Posted on March 5, 2009 by Santhosh
Here is the quiz: Which of the following Indian organizations made it to the Fast Company’s list of 50 most Innovative companies in the world?
3. Dr. Reddys Labs
4. Aravind Eye Care System
The answer is 4. Aravind Eye Care System! Its remarkable. Aravind is the only Indian organization in the Fast Company 50 list and shares the honors with many other with others like Google, Cisco, Intel, Apple and the Obama Campaign (Yes, you heard me right!)
Below is the excerpt from Fast Company:
The network of not-for-profit hospitals and vision centers performs 300,000 eye surgeries each year — 70% for free — using broadband connections to on-call doctors in city hospitals for instant diagnosis. Camps in rural areas screen thousands of patients weekly. “We are going from village to village to provide eye care to the unreached,” says Aravind’s chairman, Dr. P. Namperumalsamy. Aravind won the 2008 Gates Award for Global Health.
Well, the folks in the Indian media need to take note. We have never seen Aravind in the list of India’s Most Innovative Companies in the past (where it rightfully belongs)
Click here to see our previous coverage on Aravind.
Filed under: BoP, Health | Tagged: Aravind Eye Care System, BoP, Fast Company, Health, Tamil Nadu | 3 Comments »
Posted on November 6, 2008 by Santhosh
Not long ago, we had written about Envirofit, a company that manufactures and sells clean burining high-efficiency cookstoves to consumers in India.
Nextbillion reports that they have already sold 10,000 stoves and are ramping up production quickly. Of course, its a drop in the ocean, but definitely a great start. Congrats!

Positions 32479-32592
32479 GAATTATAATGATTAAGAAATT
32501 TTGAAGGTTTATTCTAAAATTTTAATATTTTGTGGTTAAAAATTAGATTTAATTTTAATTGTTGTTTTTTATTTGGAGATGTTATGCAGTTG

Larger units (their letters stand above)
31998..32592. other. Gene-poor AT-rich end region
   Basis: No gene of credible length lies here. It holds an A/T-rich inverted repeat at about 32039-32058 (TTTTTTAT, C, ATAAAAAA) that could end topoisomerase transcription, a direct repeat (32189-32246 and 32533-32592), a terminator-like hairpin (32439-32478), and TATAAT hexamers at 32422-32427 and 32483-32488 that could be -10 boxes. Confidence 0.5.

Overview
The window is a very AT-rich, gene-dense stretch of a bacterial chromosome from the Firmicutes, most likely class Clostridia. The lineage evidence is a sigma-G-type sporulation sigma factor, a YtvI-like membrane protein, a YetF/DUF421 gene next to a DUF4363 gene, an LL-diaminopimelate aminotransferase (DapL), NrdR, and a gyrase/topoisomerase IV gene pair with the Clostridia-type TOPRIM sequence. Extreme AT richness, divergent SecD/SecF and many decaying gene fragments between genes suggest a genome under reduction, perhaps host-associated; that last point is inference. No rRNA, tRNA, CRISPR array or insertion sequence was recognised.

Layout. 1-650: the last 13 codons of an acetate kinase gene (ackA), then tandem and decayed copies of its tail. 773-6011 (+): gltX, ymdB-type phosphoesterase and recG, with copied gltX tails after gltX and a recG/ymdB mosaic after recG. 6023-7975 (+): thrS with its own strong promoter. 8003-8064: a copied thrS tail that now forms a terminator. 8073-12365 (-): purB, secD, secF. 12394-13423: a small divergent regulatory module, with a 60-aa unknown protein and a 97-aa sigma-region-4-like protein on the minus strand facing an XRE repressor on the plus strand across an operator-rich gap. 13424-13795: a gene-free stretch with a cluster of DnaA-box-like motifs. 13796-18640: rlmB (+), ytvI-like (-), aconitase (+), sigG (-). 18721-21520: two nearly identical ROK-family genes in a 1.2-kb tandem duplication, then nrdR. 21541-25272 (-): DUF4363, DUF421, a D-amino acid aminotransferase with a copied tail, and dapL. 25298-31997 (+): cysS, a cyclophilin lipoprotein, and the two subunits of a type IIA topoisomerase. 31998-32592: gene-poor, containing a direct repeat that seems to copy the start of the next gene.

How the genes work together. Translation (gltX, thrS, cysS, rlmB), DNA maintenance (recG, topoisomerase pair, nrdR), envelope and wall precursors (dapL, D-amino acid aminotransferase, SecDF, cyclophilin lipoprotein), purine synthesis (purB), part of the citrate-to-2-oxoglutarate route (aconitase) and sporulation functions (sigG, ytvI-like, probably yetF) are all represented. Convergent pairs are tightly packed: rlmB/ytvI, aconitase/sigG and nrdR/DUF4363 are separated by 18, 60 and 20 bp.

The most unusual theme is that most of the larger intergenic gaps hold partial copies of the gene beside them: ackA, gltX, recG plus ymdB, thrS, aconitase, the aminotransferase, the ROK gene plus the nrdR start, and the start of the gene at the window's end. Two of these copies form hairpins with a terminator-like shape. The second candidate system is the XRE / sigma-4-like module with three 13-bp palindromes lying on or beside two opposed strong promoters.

Filed under: BoP, Energy, Environment | Tagged: BoP, cooking stoves, Envirofit | Leave a comment »
Posted on September 15, 2008 by Santhosh
It sounds like a mandatory social responsibility order on profit making public sector enterprises (PSEs) in Gujarat. Below is the brief from Times of India:
In a controversial order, the Gujarat government has asked all profit-making public sector enterprises (PSEs) in the state to contribute up to 30% of their annual profit before tax to Gujarat Socio-Economic Development Society (GSEDS), set up to support weaker sections of society.
What adds a twist to the story is that many of the companies are listed in the country’s leading stock exchanges. How would the investors react? Well, the PSEs have lost hundreds of millions in market valuation:
‘‘It’s a retrograde step from the capital market point of view. A better way to implement CSR is to ask PSEs to increase the dividend payouts so that the Gujarat government receives higher sum to donate to any society of its choice,’’ said V K Sharma, the head of Anagram Securities.
To hell with the markets? Maybe not. It’s a little bit of an irony that Gujarat is arguably one of the most market-friendly states in the country with strong captialist idealogies. In fact, Mr. Modi recently won the state elections running on a platform of economic growth and prosperity!
Filed under: CSR, Government | Tagged: ET, Gujarat, Narendra Modi, Public Sector Enterprises (PSEs) | Leave a comment »
Posted on August 24, 2008 by Santhosh
The folks at LiveMint have a radical idea to address the stray dog problem in the Indian cities – Privatize them! [Via India Uncut]
The fundamental problem is that stray dogs are “public property”, which creates what economists call “negative externality”. Those who feed and pamper the dogs while benefiting from wagging tails and warm cuddles are not held responsible for the nuisance dogs inflict on other citizens.
What is the way ahead? Privatize stray dogs. The municipalities of India’s metropolises should put stray dogs on sale. Animal rights activists and dog lovers are free to buy and own the canines as pets. They shall be held legally liable for damages their pets inflict on others
Very intriguing and compelling argument. I’m just worried about enforceability of such an idea. But, I’m sure its worth a try.
Filed under: Government, Public Awareness | Tagged: Indian Uncut, livemint, Negative Externalities, public goods, Stray Dogs | Leave a comment »